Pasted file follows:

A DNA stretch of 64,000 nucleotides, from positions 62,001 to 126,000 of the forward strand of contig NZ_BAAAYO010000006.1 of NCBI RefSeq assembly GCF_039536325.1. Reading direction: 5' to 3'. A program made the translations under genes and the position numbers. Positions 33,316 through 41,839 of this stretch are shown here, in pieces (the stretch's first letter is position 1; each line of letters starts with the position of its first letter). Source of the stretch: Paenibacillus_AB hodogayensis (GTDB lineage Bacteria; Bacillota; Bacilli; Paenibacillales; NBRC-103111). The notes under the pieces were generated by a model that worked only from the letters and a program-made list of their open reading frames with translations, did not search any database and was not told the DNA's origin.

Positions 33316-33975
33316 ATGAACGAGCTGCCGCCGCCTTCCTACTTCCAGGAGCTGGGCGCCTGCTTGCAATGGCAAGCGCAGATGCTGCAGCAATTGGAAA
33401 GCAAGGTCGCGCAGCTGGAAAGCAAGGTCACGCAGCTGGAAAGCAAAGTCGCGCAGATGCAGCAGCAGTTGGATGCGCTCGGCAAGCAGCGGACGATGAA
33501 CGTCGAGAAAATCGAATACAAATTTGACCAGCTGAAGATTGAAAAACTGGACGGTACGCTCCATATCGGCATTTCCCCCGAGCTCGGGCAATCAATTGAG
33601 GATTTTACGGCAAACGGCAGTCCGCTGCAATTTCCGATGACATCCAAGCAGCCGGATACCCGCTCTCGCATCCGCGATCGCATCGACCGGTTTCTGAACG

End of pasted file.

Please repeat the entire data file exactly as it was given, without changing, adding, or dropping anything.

A DNA stretch of 64,000 nucleotides, from positions 62,001 to 126,000 of the forward strand of contig NZ_BAAAYO010000006.1 of NCBI RefSeq assembly GCF_039536325.1. Reading direction: 5' to 3'. A program made the translations under genes and the position numbers. Positions 33,316 through 41,839 of this stretch are shown here, in pieces (the stretch's first letter is position 1; each line of letters starts with the position of its first letter). Source of the stretch: Paenibacillus_AB hodogayensis (GTDB lineage Bacteria; Bacillota; Bacilli; Paenibacillales; NBRC-103111). The notes under the pieces were generated by a model that worked only from the letters and a program-made list of their open reading frames with translations, did not search any database and was not told the DNA's origin.

Positions 33316-33975
33316 ATGAACGAGCTGCCGCCGCCTTCCTACTTCCAGGAGCTGGGCGCCTGCTTGCAATGGCAAGCGCAGATGCTGCAGCAATTGGAAA
33401 GCAAGGTCGCGCAGCTGGAAAGCAAGGTCACGCAGCTGGAAAGCAAAGTCGCGCAGATGCAGCAGCAGTTGGATGCGCTCGGCAAGCAGCGGACGATGAA
33501 CGTCGAGAAAATCGAATACAAATTTGACCAGCTGAAGATTGAAAAACTGGACGGTACGCTCCATATCGGCATTTCCCCCGAGCTCGGGCAATCAATTGAG
33601 GATTTTACGGCAAACGGCAGTCCGCTGCAATTTCCGATGACATCCAAGCAGCCGGATACCCGCTCTCGCATCCGCGATCGCATCGACCGGTTTCTGAACG